Corporate ventures may also be considered as an internal strategy of Wawa Company to be used in the expansion of the business to the east coast. If the motive of Wawa Company is to improve its profitability, then corporate venture can be taken as a vehicle for the firm to grow both vertically and horizontally. The corporate venture does not delink the parent company and the new venture. Therefore, the performance of the new business is guaranteed (Rajagopal, 2006; Enkel & Goel, 2012).

Factors that have an impact on the success of corporate ventures are either intrinsic or extrinsic to the organization. If the Wawa Company is considering venturing into a new product, then it is going to be influenced by intrinsic factors. Such factors include product characteristics and managerial experience. Extrinsic factors may include the structural and functional factors that are determined by the organization and investment aspects of the venture (Rajagopal, 2006).

Corporate ventures are important for Wawa because it acts as a source of technological innovation to the business (Rajagopal, 2006). Through the corporate venture, the company will be able to access the emerging technologies, and tap market opportunities in the new geographical location. Furthermore, corporate ventures shall enable the company to access new business models that are essential in the long term performance of the parent company and the venture business. Corporate ventures are also important in reducing the initial risk involved in business start-ups. Additionally, corporate ventures usually introduce a company to emerging distribution channels that can be used to market parent company products, as well as new products (Rajagopal, 2006).

However, there are a few limitations of the corporate venture. These limitations may negatively affect the company considering it as a growth strategy. Corporate ventures may prove disastrous if not keenly articulated (Rajagopal, 2006). If a company fails to distinguish between operational, strategic, and financial goals, the whole process may hit a snag. Another challenge presented by corporate venture is finding the right, human personnel to work together in order to achieve the desired results. Furthermore, it is highly dependent on the parent organization for human resources and other resources. Failure of the parent company may also mean an unsuccessful corporate venture (Rajagopal, 2006).

Conclusion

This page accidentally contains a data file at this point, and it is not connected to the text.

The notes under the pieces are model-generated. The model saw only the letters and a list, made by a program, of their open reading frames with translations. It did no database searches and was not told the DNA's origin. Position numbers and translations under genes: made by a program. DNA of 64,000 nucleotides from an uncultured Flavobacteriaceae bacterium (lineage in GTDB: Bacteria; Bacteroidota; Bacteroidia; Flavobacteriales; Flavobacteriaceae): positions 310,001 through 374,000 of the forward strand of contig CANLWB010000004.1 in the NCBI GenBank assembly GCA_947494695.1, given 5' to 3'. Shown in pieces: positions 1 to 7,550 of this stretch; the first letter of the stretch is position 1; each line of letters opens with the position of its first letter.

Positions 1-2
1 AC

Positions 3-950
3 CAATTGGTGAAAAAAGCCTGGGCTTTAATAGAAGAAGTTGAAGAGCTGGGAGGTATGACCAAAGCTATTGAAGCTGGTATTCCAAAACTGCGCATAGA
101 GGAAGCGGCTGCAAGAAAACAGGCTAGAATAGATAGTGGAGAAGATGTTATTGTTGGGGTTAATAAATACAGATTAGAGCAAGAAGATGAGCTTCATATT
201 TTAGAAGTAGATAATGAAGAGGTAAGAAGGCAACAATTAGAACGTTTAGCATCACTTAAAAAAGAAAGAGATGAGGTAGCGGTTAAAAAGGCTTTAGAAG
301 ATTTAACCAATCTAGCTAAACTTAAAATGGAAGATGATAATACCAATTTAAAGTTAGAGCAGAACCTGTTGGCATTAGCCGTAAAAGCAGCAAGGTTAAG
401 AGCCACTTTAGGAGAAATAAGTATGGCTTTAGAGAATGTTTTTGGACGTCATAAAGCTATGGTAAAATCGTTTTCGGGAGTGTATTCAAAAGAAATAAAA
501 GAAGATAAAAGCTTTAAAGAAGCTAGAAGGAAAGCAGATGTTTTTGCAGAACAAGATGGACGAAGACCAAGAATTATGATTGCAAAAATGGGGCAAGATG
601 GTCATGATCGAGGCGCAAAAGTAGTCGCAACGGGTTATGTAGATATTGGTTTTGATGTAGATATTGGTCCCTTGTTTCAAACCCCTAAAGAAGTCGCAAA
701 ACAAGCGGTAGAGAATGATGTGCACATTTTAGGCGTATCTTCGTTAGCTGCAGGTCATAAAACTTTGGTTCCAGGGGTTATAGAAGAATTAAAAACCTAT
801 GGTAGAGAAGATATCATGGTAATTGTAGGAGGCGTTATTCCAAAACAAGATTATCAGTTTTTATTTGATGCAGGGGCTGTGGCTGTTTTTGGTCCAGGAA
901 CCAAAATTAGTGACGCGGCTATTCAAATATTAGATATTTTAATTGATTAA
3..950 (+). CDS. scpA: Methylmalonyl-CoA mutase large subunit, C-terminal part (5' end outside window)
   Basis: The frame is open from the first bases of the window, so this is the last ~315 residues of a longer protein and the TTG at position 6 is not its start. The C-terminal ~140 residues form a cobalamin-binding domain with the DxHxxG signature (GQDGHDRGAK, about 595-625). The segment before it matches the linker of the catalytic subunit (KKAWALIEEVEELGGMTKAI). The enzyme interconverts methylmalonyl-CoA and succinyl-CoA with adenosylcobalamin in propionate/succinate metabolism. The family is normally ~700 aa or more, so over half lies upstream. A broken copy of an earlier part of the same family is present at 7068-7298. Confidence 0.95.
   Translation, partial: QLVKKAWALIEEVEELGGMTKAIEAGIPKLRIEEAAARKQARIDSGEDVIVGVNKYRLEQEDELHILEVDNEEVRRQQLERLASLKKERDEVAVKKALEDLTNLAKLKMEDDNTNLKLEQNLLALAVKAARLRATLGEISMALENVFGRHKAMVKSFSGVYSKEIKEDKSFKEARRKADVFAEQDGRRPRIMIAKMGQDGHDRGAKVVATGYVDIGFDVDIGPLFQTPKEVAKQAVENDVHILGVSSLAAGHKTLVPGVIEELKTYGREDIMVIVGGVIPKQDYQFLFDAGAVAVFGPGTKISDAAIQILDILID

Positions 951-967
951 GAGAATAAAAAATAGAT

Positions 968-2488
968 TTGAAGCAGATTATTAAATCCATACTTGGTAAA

The Wawa Company has been engaged in business diversification over the years. Therefore, it is expected that minimal hindrances are going to be encountered as it pursues its expansion strategies. However, the company should base its strategies on the general understanding that the business environment has evolved and required sound managerial skills in formulating and planning for new ventures. The company needs to acknowledge different strategies that are at its disposal.

The company can then design the most appropriate strategy, which can be pursued to achieve its objectives. The company should carefully analyze the objectives of business expansion so as to design the approach strategies to realize the objectives. At the same time, the company should consider the benefits and limitations of each strategy.

References

Block, Z., & MacMillan, I. C. (2003). Corporate venturing: Creating new businesses within the firm. Washington, D.C: Beard Books.

Coghlan, D. & Rashford, N. S. (2006). Organizational change: interlevel dynamics and strategy. Abingdon, Oxon: Routledge.

Enkel, E. & Goel, S. (2012). Smoothing the corporate venturing path: rules still count. Journal of Business Strategy, 33(3): 30 – 39.

Grist Ltd, Gaule, A., & Spinks, N. (2003). Factors to considered during corporate venturing. London. Grist Ltd.

Hoskisson, R. E. (2008). Competing for advantage. Mason, OH: Thomson/South-Western.

Lussier, R. N. (2012). Management fundamentals: Concepts, applications, skill development. Mason, Ohio: South-Western.

Morris, M. H., Kuratko, D. F., & Covin, J. G. (2011). Corporate entrepreneurship and innovation: Entrepreneurial development within organizations. Mason, OH: South-Western Cengage Learning.

Rajagopal, (2006). Innovation and business growth through corporate venturing in Latin America: Analysis of strategic fit. Management Decision, 44(5): 703 – 718.

Wawa. (2012). Wawa. Web.

Young, G. (2003). Mergers and Acquisitions: Planning and Action. London: Routledge.